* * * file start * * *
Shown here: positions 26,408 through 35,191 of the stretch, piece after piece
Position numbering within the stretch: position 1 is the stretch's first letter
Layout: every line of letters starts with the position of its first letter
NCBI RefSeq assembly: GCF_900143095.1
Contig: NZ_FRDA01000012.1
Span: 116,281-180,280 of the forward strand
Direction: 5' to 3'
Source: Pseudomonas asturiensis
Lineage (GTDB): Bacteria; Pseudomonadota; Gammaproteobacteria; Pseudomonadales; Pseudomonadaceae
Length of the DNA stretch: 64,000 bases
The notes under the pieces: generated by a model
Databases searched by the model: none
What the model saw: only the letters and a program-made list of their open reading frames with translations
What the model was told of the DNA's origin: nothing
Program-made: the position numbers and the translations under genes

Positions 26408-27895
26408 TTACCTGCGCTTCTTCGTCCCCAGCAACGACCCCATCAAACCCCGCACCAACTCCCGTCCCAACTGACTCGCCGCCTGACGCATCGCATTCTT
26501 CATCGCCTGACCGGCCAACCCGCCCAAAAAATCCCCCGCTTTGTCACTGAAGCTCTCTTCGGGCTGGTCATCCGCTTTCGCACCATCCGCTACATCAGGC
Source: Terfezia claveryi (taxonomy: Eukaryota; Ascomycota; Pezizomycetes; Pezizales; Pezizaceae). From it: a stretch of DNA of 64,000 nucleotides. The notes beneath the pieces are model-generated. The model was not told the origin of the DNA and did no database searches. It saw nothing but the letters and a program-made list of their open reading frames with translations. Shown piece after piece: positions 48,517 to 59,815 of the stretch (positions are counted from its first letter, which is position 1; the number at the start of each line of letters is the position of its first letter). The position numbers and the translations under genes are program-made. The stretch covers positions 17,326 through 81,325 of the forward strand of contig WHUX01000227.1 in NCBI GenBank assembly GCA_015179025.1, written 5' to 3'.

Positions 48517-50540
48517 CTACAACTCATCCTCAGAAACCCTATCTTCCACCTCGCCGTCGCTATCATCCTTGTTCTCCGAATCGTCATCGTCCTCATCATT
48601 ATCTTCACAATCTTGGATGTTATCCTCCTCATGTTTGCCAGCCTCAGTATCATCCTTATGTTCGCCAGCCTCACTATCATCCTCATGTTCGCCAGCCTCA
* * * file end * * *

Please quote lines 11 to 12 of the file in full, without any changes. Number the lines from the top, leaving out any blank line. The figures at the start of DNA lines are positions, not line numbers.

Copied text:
The notes under the pieces: generated by a model
Databases searched by the model: none